The Good Road

Apart from providing sustainable source of income to waste-pickers,the pilot project Swach Tech Lab also aims to turn them into micro-entrepreneurs.

Published:December 9, 2013 1:38 am

As garbage in the city increases everyday and the need to manage waste more efficiently becomes a matter of high priority,the discourse on waste disposal is seldom focused on waste-pickers. Their livelihoods remain impoverished and they are at risk due to various health hazards their work involves. However,in a new initiative,SwaCH,an autonomous enterprise that provides front-end waste management services to the citizens of Pune,and ProtoPrint,a social enterprise based in India,have collaborated to resolve the problems of waste pickers.

The groups have initiated a pilot project called as Swach Tech Lab in Pune,a filament lab which houses low-cost machines and trains members of the lab to process high density polyethylene (HDPE) waste to quality HDPE printer filament. Through the sale of the filament,it provides waste pickers with a sustainable source of income and creates a group of c. In turn,ProtoPrint produces 3D printer filament from the plastic waste. Known as additive manufacturing or 3D printing,it is a process of making a three-dimensional solid object of virtually any shape from a digital model,which is derived from the filament waste collected by the c— overall an eco-friendly process.

Speaking on the initiative and the benefits it provides to the waste-pickers,Pratibha Sharma,assistant business manager of Swach,says,“The key aspect of this pilot project is that we are trying to make it a sustainable initiative. If you look at the market,the waste-pickers don’t get the real value of the waste they collect; while with us they get fair price. We are also trying to engage the waste-pickers by employing them and helping them become micro-entrepreneurs,which will improve their livelihoods,”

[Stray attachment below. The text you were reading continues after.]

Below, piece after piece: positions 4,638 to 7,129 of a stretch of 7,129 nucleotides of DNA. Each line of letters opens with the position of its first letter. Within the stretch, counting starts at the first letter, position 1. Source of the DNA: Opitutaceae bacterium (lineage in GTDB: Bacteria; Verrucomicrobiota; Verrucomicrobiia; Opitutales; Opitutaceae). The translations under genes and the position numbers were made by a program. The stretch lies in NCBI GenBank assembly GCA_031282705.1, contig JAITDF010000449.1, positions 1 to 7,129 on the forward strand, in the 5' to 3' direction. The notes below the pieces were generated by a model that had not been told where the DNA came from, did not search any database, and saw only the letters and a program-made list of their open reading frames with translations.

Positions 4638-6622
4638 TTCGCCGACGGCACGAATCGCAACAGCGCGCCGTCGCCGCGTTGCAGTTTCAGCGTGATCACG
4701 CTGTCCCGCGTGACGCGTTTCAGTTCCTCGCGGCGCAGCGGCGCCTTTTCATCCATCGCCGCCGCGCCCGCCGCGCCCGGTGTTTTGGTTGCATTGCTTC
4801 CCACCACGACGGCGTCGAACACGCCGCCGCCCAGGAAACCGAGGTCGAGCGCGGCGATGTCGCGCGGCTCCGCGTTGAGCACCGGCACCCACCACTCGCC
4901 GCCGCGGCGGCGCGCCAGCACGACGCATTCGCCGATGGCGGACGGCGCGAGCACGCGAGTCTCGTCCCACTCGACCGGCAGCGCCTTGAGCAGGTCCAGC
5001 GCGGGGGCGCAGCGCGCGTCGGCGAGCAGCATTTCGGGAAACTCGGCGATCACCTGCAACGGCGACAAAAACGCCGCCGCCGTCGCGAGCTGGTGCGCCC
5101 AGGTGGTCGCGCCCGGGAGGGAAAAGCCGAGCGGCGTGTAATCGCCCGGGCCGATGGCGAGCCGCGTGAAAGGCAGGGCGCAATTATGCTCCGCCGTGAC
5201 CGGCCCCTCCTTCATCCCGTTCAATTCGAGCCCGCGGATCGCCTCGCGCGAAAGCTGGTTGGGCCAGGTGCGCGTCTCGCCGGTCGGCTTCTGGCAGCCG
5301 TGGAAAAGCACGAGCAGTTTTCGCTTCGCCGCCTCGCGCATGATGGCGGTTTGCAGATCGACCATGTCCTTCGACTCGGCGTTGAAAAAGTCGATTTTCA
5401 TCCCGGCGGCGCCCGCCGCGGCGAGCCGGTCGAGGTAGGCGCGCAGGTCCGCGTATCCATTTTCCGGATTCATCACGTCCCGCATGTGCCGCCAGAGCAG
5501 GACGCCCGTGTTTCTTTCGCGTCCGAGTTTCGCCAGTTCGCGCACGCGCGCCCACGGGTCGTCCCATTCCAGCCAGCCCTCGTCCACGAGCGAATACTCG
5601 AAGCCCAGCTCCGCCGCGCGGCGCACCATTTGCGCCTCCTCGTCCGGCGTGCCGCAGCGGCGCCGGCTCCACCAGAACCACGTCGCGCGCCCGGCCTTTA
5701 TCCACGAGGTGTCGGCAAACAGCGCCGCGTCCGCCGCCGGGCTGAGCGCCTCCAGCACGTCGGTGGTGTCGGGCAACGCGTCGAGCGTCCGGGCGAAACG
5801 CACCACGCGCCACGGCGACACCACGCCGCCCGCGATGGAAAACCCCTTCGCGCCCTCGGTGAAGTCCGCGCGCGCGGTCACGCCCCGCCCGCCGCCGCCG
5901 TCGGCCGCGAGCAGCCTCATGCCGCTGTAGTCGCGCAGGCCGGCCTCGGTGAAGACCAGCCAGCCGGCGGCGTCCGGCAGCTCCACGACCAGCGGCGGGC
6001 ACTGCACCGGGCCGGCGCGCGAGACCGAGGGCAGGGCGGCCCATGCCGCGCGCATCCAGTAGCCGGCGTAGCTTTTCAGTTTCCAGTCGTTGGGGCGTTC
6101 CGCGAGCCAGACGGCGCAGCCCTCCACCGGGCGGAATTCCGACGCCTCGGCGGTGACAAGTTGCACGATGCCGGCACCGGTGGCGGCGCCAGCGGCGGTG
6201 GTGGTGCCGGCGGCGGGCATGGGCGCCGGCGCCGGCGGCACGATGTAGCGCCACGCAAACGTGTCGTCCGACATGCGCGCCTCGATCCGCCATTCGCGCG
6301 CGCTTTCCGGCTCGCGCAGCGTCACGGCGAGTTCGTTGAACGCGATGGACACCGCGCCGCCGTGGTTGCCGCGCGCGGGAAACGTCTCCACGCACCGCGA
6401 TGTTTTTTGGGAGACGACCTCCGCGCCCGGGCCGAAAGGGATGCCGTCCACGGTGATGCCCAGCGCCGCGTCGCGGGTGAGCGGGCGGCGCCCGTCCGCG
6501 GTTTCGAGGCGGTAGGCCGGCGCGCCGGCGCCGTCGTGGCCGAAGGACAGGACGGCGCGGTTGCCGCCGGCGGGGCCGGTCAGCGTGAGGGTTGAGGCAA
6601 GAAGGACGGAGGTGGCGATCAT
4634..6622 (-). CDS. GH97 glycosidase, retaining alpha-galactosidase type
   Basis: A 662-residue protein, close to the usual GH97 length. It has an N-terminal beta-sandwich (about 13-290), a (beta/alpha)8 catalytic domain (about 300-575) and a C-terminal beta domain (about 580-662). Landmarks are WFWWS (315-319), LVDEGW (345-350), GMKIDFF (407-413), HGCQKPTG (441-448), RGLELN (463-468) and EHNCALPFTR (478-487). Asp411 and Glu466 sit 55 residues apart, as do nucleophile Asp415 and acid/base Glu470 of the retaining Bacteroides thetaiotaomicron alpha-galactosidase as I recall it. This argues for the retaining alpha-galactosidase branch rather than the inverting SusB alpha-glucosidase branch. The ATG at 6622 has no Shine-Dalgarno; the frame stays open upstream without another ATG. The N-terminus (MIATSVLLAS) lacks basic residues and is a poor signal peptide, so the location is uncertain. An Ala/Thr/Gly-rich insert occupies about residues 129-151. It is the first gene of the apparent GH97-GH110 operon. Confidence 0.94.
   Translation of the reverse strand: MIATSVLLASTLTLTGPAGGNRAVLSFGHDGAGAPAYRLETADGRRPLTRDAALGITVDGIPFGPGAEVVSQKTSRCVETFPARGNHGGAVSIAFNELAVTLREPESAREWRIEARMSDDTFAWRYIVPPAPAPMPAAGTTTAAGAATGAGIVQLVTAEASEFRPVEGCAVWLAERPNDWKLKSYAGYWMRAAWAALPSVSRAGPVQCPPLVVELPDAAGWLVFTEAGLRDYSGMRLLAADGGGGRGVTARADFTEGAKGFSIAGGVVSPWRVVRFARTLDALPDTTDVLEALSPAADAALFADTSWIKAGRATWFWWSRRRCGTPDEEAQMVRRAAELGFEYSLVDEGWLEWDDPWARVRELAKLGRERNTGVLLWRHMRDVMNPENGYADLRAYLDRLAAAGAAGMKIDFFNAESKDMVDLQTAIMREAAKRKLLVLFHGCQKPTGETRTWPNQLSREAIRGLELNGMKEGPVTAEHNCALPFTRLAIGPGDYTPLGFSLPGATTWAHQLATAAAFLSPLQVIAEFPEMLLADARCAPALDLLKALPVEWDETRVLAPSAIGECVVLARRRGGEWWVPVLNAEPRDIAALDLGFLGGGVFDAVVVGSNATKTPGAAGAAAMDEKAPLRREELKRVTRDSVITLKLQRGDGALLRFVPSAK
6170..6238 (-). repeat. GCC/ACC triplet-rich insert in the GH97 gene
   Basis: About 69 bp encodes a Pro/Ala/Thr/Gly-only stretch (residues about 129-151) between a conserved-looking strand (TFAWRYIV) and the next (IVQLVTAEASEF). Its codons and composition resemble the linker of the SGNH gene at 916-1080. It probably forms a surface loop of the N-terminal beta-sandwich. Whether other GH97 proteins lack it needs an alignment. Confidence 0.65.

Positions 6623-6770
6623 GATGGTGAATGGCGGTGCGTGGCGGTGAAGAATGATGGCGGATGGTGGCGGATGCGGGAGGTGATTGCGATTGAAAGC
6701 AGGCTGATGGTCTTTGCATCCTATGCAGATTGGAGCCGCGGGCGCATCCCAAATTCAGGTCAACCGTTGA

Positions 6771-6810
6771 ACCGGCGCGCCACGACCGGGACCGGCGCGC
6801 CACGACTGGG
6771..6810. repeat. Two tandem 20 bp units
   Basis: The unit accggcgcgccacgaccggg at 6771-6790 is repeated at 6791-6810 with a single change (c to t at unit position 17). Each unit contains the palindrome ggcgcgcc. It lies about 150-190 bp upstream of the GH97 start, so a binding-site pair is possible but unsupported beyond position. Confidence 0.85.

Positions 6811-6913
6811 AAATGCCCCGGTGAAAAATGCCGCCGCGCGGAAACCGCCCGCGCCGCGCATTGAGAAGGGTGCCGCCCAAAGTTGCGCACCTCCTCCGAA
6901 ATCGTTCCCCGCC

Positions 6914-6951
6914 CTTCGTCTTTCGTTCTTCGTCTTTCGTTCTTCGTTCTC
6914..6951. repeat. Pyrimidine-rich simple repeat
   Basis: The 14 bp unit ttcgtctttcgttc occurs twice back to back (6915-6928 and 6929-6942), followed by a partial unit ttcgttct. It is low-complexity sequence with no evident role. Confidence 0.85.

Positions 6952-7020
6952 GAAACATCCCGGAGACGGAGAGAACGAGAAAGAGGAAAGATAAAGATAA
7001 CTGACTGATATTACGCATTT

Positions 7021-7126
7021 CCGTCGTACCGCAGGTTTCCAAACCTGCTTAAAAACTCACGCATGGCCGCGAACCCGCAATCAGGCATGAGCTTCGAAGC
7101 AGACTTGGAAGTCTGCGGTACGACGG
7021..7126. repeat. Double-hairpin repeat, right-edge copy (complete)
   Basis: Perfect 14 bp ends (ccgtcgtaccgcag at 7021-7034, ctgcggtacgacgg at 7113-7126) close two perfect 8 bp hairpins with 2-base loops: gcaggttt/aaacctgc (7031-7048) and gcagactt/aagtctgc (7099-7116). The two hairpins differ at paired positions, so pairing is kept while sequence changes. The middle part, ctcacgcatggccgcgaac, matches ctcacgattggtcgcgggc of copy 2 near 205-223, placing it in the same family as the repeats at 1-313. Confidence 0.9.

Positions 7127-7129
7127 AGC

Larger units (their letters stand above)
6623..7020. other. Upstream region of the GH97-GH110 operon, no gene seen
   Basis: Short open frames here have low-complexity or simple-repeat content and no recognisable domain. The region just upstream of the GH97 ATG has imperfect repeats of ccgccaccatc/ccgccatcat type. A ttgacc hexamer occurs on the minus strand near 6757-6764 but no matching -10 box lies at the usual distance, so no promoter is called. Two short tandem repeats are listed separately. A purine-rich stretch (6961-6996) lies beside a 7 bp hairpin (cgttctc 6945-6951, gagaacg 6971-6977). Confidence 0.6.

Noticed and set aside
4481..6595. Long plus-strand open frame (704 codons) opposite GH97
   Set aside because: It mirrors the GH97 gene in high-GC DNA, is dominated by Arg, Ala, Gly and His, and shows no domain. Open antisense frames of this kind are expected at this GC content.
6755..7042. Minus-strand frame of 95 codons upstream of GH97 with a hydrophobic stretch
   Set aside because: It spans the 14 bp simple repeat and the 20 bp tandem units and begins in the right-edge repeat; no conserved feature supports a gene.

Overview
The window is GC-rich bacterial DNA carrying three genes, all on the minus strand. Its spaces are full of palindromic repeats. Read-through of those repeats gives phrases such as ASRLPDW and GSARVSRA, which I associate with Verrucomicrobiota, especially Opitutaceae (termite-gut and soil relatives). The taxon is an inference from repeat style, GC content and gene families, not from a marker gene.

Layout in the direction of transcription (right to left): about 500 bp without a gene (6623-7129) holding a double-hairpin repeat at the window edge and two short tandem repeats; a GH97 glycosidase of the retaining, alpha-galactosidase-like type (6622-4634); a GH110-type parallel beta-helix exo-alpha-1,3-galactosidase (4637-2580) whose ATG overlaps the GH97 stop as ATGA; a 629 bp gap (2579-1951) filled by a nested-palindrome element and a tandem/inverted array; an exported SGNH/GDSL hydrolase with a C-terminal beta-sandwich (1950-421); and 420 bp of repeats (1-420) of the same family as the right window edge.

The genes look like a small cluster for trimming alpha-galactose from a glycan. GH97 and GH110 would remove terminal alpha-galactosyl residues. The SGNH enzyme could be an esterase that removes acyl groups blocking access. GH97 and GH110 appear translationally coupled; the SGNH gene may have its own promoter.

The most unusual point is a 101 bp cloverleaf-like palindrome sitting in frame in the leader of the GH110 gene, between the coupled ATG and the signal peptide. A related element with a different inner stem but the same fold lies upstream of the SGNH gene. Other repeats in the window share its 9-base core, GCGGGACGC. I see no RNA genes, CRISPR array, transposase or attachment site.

Talking about the waste-pickers employed so far,Sharma says,“We have trained only one member so far — Komal,who’s a second generation waste-picker. We wanted young people who are enthusiastic and could add entrepreneurship skills to their work. We trained her for a month and she now works with us after college.”

The initiative will be tested for six months before any further expansion is proposed. “We are still tweaking the cost models as the prices of filaments can vary and then there are a lot of market-related variables involved,” added Sharma.

Elaborating on the collaboration,Sidhant Pai,CEO of Protoprint,says,“Each step of our supply chain adds great value,making ProtoPrint a sustainable,scalable business that gives back to the waste pickers up to 11 times their current wage while empowering them socially. Where social barriers often dictate occupation,this is of significant value.”

The profits generated from the business will be used for expansion,positively affecting the lives of thousands of waste pickers while using eco-friendly materials and environmentally beneficial technology.

Swach Tech Lab will be showcased at the expo ‘Inclusive Innovations 2013’,on December 10 and 11 at the Agriculture College grounds.

Fahad Ginwalla

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